Some health plans have a separate deductible that applies to prescription drugs, in addition to whatever deductible the plan has for other medical services. In a plan with a separate prescription deductible, the plan member will pay the full cost of all prescriptions (at the network negotiated price, assuming an in-network pharmacy is used) until they've spent enough to meet the plan's prescription deductible. After that, the coverage will usually switch to copays (flat dollar amounts) for lower-tier prescriptions, and coinsurance (a percentage of the cost) for higher-tier prescriptions.

  • Out-Of-Network Deductible

Some health plans, PPOs in particular, have one annual deductible for care you receive from in-network doctors and a higher annual deductible for care you get from out-of-network providers.

For example, if your health plan has a $1,000 in-network annual deductible and a $2,000 out-of-network deductible, your health plan would start paying for your in-network health care after you’ve paid $1,000 toward your in-network bills. If you then started seeing an out-of-network specialist, you’d have to pay $2,000 toward that out-of-network care before your health plan would start paying anything for your out-of-network care. The $1,000 you’ve already paid as an in-network deductible doesn’t count toward your out-of-network deductible.

In some health plans, any amount you pay toward your out-of-network deductible also counts toward your in-network deductible. In other health plans, the two deductibles are totally separate (note that some plans simply don't cover out-of-network care at all, which means that you'd be responsible for the entire bill—with no cap on out-of-pocket charges—unless it's an emergency situation).

  • Family Deductible

If your health insurance policy covers your entire family, it likely comes with a family deductible. Family deductibles work differently than individual deductibles, and can have embedded deductibles or function as an aggregate deductible. Learn more in "How Your Family Deductible Works." Note that the Affordable Care Act requires health plans to limit a single individual's total out-of-pocket spending (for in-network care) in a given year, even if that person is covered by a family plan that has a family deductible.

For 2020, the upper limit is $8,150 in out-of-pocket costs for a single individual, including deductible, copays, and coinsurance, and $16,300 for family plans. The in-network deductible that a single individual on a family plan can be required to pay can be as high as that amount, but no higher.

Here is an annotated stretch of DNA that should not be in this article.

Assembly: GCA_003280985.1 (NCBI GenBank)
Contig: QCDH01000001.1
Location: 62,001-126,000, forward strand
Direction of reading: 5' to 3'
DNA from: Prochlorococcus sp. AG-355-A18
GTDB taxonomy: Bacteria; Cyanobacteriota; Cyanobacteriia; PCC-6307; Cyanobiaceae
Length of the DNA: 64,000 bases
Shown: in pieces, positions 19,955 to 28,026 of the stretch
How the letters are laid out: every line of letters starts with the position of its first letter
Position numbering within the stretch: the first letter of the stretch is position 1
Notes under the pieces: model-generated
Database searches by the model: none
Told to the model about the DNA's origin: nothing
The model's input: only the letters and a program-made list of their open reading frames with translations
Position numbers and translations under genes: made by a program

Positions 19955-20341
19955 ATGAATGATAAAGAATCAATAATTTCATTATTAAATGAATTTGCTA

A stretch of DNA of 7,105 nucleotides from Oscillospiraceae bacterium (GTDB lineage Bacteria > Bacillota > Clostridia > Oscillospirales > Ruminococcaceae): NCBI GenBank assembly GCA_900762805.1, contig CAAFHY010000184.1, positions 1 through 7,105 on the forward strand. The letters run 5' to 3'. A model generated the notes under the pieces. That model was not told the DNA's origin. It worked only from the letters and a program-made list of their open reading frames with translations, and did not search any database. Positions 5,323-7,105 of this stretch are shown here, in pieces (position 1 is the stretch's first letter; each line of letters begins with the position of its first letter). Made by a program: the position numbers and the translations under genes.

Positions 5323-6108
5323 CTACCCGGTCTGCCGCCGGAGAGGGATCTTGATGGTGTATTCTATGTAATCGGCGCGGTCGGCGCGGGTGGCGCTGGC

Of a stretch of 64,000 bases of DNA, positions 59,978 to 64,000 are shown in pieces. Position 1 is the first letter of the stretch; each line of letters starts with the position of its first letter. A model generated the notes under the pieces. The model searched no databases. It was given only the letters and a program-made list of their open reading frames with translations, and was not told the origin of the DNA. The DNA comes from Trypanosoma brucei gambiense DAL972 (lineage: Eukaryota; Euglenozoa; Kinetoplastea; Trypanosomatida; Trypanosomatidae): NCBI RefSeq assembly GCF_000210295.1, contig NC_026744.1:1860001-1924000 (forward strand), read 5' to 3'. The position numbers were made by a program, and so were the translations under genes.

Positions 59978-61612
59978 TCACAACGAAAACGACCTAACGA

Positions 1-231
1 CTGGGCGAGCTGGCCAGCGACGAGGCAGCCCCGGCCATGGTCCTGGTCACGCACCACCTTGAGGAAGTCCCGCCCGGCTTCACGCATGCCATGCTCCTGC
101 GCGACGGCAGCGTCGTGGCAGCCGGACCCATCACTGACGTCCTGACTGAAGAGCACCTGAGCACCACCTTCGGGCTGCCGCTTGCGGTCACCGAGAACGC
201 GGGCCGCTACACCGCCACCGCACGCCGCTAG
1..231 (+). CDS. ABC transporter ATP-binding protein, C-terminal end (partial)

What Deductible Will Work Best for Me?

There's no one-size-fits-all when it comes to health insurance deductibles. It depends on your health, the amount of savings you have (that you'd be willing and able to spend on medical care), and the monthly premiums that you'd have to pay for the various health plans available to you.

If your employer offers health insurance, they may allow you to pick from among multiple plans with varying deductibles—or they may only offer one plan, in which case you don't have a say in the amount of the deductible. 

If you buy your own health insurance, you'll be able to pick from all of the plans that are offered in your area, and there will typically be numerous deductible levels from which to choose. Even in areas where just a single insurer offers plans in the individual market, there will be plans available from that insurer with varying deductibles. 

And even if you're switching to Medicare, you have options: In almost all areas of the country, Medicare Advantage plans are available with varying deductibles. And if you opt for Original Medicare instead, you can buy a Medigap supplement that will cover some or all of the deductible for Medicare Part A.

So assuming you do have options, what should you choose? The conventional wisdom is that higher deductibles work better for healthy people and people without kids, whereas lower deductibles work better for people with health conditions and/or children. But it's not always that simple, because you also have to consider things like how much you'll have to spend to purchase each plan (ie, the monthly premiums), and whether you have enough money saved to pay the deductible if and when you need medical care.